Monday 5 December 2016

O'Keeffe orders probe as college scores 900pc inflation in grades

John Walshe

Published 02/03/2010 | 05:00

Education Minister Batt O'Keeffe with Eimear McMahon (10),
Emmet Davern (6) and CJ Fallonwill CEO Brian Gilsenan at the
launch of World Maths Day at St Fanahan's College and Bunscoil
na Tirbhirte, Mitchelstown, Co. Cork
Education Minister Batt O'Keeffe with Eimear McMahon (10), Emmet Davern (6) and CJ Fallonwill CEO Brian Gilsenan at the launch of World Maths Day at St Fanahan's College and Bunscoil na Tirbhirte, Mitchelstown, Co. Cork

THERE has been a remarkable 900pc increase in the percentage of first-class honours degrees awarded by one university, the Irish Independent has learned.

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A confidential report also reveals dramatic rises in first class and 2.1 degrees across the university sector.

The rise has prompted an inquiry by Education Minister Batt O'Keeffe, who expects to have a report on 'grade inflation' within a few days.

But a separate study -- seen by the Irish Independent -- has uncovered massive grade increases ranging from 167pc to 900pc in the percentage of first-class honours degrees awarded by Irish universities.

"In stark terms, it could be concluded that the academic worth of a primary degree from Irish universities (and UK universities) since 1994 has been devalued significantly," states the report, prepared by TCD's academic secretary Patricia Callaghan.

The report shows the percentage of firsts rose from a very low base of 1.5pc in 1994 at NUI Maynooth to 11.1pc in 2004 and 13.3pc in 2008 -- an increase of 900pc.

University sources last night claimed the increase was just bringing Maynooth into line with other universities.

Other percentage increases from 1994 to 2008 disclosed in the report are:



  • UCC: up 273pc.
  • TCD: up 226pc.
  • NUIG: up 215pc.
  • UL: up 207pc
  • DCU: up 167pc


The rate of award of second- class division one grades has also increased dramatically.

Trinity went up from 23.2pc in 1994 to 50.2pc in 2008; UCC from 29.1pc to 51.3pc; NUIG from 30.9 to 45.3pc, DCU remained the same at 41pc while the University of Limerick went up from 21.2pc to 34pc. Comparable figures were not available for UCD.

"There is no doubt that the Irish higher education sector has experienced significant grade inflation over the period 1994-2008," the report states.

"However, the upward trend has, it would appear, slowed down and remained relatively stable in the past four to five years. The reasons for grade inflation are not entirely clear, but increased student participation, greater assessment transparency, greater focus on learning outcomes, greater student and parental expectations, and, of course, lower standards, have all probably contributed to this phenomenon.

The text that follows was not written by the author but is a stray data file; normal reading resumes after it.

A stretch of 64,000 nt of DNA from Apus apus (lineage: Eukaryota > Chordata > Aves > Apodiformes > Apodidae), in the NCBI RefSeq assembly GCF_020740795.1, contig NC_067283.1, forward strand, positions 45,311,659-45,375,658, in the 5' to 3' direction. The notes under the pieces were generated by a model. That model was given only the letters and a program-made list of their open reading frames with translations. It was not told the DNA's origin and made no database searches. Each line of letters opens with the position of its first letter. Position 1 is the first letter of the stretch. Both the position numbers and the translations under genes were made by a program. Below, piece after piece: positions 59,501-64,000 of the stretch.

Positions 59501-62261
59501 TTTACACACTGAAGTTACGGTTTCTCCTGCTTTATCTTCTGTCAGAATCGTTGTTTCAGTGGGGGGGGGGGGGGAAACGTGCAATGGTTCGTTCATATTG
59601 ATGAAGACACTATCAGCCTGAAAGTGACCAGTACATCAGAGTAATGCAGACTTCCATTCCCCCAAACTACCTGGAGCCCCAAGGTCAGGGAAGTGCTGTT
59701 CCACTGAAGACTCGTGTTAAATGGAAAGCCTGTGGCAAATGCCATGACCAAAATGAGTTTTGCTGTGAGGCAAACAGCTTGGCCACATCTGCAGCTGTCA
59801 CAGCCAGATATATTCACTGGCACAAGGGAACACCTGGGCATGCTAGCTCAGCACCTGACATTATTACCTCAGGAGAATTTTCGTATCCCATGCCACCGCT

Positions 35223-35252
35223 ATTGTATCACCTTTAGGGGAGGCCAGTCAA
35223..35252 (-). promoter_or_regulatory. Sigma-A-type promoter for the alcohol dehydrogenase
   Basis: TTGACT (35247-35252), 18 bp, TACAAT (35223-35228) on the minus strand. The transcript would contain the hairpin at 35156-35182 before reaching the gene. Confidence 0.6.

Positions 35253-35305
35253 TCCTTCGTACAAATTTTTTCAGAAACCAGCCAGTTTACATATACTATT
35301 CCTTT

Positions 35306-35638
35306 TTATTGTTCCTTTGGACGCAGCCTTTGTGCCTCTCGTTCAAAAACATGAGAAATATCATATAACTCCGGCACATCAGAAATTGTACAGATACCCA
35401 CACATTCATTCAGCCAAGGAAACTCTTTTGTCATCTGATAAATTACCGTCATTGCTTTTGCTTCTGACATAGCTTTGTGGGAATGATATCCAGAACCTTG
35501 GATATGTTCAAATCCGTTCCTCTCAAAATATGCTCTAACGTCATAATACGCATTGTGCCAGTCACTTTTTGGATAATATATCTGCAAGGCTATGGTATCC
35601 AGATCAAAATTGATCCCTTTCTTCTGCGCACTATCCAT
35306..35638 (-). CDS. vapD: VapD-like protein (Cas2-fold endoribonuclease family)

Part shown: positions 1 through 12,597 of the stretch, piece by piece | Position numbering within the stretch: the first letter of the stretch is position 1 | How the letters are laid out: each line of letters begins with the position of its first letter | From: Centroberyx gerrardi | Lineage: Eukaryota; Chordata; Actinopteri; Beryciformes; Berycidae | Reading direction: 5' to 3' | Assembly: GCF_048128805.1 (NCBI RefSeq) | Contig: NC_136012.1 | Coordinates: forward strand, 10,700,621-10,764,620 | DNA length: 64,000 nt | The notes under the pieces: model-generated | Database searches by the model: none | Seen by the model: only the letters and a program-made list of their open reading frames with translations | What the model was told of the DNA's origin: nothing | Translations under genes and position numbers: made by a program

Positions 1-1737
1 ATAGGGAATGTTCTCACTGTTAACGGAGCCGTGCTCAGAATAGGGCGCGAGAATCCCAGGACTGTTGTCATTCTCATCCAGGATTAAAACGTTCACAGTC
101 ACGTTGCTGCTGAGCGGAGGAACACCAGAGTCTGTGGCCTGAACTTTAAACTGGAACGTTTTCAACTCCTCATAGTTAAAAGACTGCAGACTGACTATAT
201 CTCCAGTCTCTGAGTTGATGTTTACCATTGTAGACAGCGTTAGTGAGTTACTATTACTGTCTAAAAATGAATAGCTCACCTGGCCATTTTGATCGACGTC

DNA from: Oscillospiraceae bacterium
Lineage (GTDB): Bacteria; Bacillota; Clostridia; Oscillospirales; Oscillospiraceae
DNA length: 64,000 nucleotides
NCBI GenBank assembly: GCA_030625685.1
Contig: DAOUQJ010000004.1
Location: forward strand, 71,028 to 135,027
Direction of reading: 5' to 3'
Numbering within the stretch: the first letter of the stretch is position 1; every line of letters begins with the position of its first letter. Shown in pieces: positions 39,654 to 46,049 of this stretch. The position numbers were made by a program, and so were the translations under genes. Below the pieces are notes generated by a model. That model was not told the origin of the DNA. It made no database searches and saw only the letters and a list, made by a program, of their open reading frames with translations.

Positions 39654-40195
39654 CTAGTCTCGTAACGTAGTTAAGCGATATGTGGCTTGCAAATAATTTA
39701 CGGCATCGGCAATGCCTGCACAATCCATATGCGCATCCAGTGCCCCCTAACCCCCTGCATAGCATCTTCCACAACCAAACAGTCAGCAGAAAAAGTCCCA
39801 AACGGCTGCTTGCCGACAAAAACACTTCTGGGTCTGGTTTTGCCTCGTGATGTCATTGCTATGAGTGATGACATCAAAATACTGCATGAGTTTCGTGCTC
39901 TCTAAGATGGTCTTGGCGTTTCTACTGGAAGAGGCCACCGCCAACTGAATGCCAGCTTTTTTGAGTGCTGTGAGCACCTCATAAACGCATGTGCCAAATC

"The proliferation of master level degrees requiring a 2.1 honours grade in the primary degree is also likely to be a significant factor in grade inflation at this level."

The minister's inquiry into the upward trend in Leaving Cert and college grades was welcomed by the Network for Irish Educational Standards which has been campaigning on this issue for years. Its spokesperson Martin O'Grady said what was striking was that the concerns and impetus for action came from employers rather than from within the educational system or within the educational regulatory system such as the HEA, HETAC and Examinations Commission.

U-turn

However, Labour education spokesperson Ruairi Quinn accused Mr O'Keeffe of doing a U-turn on the issue, saying he expressed no concerns about reports of grade inflation as recently as last Christmas. He quoted a Dail reply in which Mr O'Keeffe said he was not aware of any direct evidence to suggest that the number of awards was too high or was unjustified.

The National University of Ireland said analyses conducted across its universities provided no evidence of serious grade inflation in the awarding of first-class honours degrees.

In 1999, 9.4pc of graduating students were awarded firsts by the four NUI constituent universities.

At that time, significant numbers of extern examiners appointed by the NUI Senate commented on the relatively low proportions of first-class honours degrees awarded in the constituent universities. In 2007, the percentage of firsts degrees was 15.6pc.

Mr O'Keeffe said a review was vital to ensure quality.

"If our education is being described by one of the foremost industrialists in the country as being 'average', then I think we always believed that our education was above average. It is my job to ensure that we get back to a situation -- if it's merited -- that we would establish Irish education, and the quality of that education to ensure that we continue to attract multinational investment," he said.

Irish Independent

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